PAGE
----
Fr.: neutrons retardés
Neutrons resulting from nuclear fission which are emitted with a measurable time delay. Delayed neutrons are responsible for the ability to control the rate at which power can rise in a reactor. → prompt neutrons.
delayed supernova explosion
oskaft-e bâderang-e abar-now-axtar
Fr.: explosion retardée de supernova
A mechanism predicted by theoretical models of → supernova explosion that operates after the → supernova shock fails to deliver a → prompt supernova explosion. The delayed supernova explosion mechanism assumes that a few tenth of a second after the → iron core collapse, the supernova shock is stalled due to energy dissipation. The material between the → protoneutron star and the stalled shock is mainly disintegrated into neutrons and protons due to the high temperatures (a few MeV) in this region. As the → neutrinos coming from the protoneutron star run through this material, a fraction of the neutrinos are captured by the → nucleons, and their energy is deposited in the material. As a result, the material behind the shock is heated by the neutrinos. If this neutrino heating is efficient enough, the stalled shock can be reinvigorated to bring about a supernova explosion.
Fr.: barrer, rayer
To strike out or remove (something written or printed); cancel; erase.
L. deletus, p.p. of delere "destroy, blot out, efface," from delevi, fro delinere "to erase by smudging," from → de- "from, away" + linere "to smear, wipe."
Rušidan, from Kurd. rušê "to be wiped off through rubbing;" cf. Av. fra.uruxti- "destruction;" Wakhi riz-, rəz-/rəzd- "to tear apart, rip up a seam;" Yaghnobi ruc/ructa, rušta "to shave off the skin, skin off;" Proto-Ir. *rauj- "to break, bust" (Cheung 2007).
1) An act or instance of deleting. The state of being deleted. A deleted word, passage, etc.
Verbal noun from → delete.
1) Fine in texture, quality, construction, etc.
M.E. delicat, from L. delicatus "alluring, delightful, dainty," of uncertain origin.
Dârmé, from Mid.Pers. dârmag "delicate;" cf. (dialect of Ferdows) dermi "fine thread," Sogd. žâm, žam "delicate."
L. delphinus, from Gk. delphin-, delphis; akin to Gk. delphys womb, cf. Skt. garbha- "womb; interior."
Dolfin loanword from Gk.
1) The fourth letter of the Greek alphabet (δ, Δ).
M.E. deltha, from L. delta, from Gk. delta; from the Phoenician name of the corresponding letter daleth "tent door."
Fr.: Delta Cephée
The prototype of classical → Cepheid variables, which is a pulsating → yellow supergiant. John Goodricke was the first in 1784 to discover its variability. The star shows a quick and sharp rise from minimum to maximum, and slowly declines to its minimum again. The changes in brightness are accompanied by and principally caused by changes in stellar temperature and also by changes in radius. δ Cephei was actually the second Cepheid variable to be discovered. The first one, Eta Aquilae, had been discovered earlier the same year by Edward Pigott. δ Cephei varies with a period of 5.366341 days (or 5 days 8 hours 37.5 minutes) from magnitude 3.48, spectral type F5 Ib in its maximum to magnitude 4.37, spectral type G2 Ib in its minimum. It lies at a distance of 1,340 → light-years.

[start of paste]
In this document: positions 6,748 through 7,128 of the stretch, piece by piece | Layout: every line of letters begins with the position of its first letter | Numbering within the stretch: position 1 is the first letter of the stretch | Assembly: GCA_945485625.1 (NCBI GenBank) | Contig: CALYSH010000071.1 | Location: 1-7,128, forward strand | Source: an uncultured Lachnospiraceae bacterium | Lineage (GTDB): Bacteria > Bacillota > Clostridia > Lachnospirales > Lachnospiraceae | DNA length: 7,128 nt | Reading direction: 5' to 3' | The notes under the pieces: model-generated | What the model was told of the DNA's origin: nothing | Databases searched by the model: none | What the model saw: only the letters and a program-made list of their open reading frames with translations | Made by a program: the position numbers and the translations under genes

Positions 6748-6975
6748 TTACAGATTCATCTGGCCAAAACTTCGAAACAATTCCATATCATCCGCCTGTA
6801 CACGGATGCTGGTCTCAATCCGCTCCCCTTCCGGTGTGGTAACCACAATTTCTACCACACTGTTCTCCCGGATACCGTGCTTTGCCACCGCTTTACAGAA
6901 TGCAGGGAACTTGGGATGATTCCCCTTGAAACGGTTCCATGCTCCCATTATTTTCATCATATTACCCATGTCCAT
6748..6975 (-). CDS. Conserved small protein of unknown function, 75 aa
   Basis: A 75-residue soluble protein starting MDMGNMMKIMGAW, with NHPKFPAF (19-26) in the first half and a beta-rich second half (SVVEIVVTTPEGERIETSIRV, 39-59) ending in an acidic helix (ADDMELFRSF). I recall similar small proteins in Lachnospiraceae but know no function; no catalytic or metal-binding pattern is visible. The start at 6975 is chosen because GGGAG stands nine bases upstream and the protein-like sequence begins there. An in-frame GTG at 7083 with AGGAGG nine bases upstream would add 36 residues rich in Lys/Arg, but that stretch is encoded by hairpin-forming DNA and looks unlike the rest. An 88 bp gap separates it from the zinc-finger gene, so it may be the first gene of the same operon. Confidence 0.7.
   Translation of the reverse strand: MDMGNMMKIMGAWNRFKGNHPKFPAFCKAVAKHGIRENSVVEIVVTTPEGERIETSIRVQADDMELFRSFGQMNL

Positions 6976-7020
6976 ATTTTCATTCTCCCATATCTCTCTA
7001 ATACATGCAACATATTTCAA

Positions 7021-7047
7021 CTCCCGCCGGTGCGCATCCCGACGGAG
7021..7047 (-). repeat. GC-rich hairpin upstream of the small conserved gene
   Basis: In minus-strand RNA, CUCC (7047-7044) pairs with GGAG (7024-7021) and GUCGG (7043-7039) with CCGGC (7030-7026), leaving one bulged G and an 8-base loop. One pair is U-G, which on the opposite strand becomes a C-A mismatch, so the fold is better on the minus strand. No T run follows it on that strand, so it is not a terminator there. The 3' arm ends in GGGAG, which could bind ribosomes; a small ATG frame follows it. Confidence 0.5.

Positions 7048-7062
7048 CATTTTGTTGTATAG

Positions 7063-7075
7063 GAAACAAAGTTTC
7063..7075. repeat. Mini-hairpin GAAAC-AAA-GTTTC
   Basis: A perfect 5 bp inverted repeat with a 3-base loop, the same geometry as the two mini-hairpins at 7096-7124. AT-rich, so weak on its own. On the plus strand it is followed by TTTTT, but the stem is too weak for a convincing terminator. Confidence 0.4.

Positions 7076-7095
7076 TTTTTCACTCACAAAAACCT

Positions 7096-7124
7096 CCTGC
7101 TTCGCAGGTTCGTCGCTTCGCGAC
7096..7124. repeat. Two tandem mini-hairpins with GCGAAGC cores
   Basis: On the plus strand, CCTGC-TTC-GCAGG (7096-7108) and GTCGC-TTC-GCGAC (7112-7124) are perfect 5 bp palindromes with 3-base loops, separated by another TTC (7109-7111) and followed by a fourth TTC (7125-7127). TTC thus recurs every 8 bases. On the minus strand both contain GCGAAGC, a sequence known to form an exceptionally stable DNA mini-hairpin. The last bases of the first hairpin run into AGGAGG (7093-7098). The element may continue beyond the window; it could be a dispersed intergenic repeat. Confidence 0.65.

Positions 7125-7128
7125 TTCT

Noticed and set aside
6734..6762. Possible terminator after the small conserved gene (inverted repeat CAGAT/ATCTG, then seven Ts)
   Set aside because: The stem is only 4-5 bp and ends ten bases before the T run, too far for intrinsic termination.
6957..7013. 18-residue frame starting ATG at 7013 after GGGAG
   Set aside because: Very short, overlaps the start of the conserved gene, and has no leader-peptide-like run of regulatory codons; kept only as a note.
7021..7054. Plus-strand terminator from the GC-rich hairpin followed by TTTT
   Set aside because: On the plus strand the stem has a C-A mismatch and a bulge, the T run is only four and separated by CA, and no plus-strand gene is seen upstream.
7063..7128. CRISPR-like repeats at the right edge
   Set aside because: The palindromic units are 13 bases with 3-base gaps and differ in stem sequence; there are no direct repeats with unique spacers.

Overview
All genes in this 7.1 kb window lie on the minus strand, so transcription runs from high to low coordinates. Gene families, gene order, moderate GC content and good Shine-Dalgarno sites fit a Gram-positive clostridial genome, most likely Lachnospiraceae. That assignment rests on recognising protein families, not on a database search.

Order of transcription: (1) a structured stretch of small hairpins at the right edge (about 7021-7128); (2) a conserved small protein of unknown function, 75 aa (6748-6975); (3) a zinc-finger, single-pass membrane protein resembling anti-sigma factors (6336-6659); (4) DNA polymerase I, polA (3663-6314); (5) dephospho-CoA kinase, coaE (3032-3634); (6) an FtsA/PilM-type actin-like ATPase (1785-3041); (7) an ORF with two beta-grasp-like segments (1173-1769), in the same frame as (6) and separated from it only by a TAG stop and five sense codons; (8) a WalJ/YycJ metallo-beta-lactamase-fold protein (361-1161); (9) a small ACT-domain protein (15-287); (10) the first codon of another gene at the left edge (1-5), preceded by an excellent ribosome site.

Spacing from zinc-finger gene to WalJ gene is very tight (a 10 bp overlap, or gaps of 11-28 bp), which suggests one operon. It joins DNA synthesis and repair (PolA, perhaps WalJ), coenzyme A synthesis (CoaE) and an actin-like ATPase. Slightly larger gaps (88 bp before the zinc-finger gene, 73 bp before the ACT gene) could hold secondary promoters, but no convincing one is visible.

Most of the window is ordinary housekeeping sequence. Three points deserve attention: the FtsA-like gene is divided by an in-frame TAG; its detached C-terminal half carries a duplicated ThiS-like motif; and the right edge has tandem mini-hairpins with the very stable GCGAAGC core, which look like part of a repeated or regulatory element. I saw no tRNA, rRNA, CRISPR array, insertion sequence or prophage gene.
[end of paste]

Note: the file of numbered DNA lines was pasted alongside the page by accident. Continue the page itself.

râne-ye deltâ , ~ vâkil
Fr.: entraînement en déclinaison
Fr.: fonction delta
Same as → Dirac function.
Fr.: offset en déclinaison
Fr.: delta Orionis
Same as → Mintaka.
Delta Scuti variable
Fr.: variable δ Scuti
A member of a class of → pulsating stars with periods less than 0.3 days, → spectral types A or F, and visual light amplitudes in the range from a few thousands of a magnitude to about 0.8 mag. On the → H-R diagram, δ Scuti stars form a group which lies in an → instability strip which includes the classical → Cepheids at its brightest end and the pulsating → white dwarfs at its faintest limit. These stars can show very complex light variations since, while some of them are pulsating in one radial mode only, others may be pulsating simultaneously in several radial and non-radial modes.
Deltâ T (ΔT)
Fr.: Delta T (ΔT)
A measure of the variation in → Earth's rotation, which is the difference between → Terrestrial Time (TT) and → Universal Time (UT). TT is uniform and related to the → International Atomic Time, whereas UT, which is directly tied to the Earth's rotation, is not strictly uniform and shows small erratic fluctuations. Between 1970 and 1990, ΔT changed from +40 to +57 seconds, and was +67 seconds for 2010.
Δ, Gk. letter of alphabet indicating a difference; T for → time.
In communications, the process of recovering the original information from a modulated signal wave. → modulation.
From L. dæmon "spirit," from Gk. daimon "deity, fate, fortune."
Pari "a good genius, a fairy," from Mid.Pers. parîk "sorceress, witch;" from Av. pairikā- "sorceress, witch."
1) To make evident or establish by arguments or reasoning; prove.
From L. demonstratus, p.p. of demonstrare "to show, point out," from → de- + monstrare "to show," from monstrum "sign, portent."
Padišidan, from Sogd. padēš "to show," ultimately from Proto-Ir. *apa-dais-, from *dais- "to show," cf. Av. daēs- "to show," related to andiš, → think.
1) The → act or → circumstance
of proving or being → proved conclusively, as
by → reasoning or a show of → evidence.
Verbal noun of → demonstrate.
A person or thing that demonstrates (Dictionary.com).
The removal of mystery or confusion surrounding a topic or idea.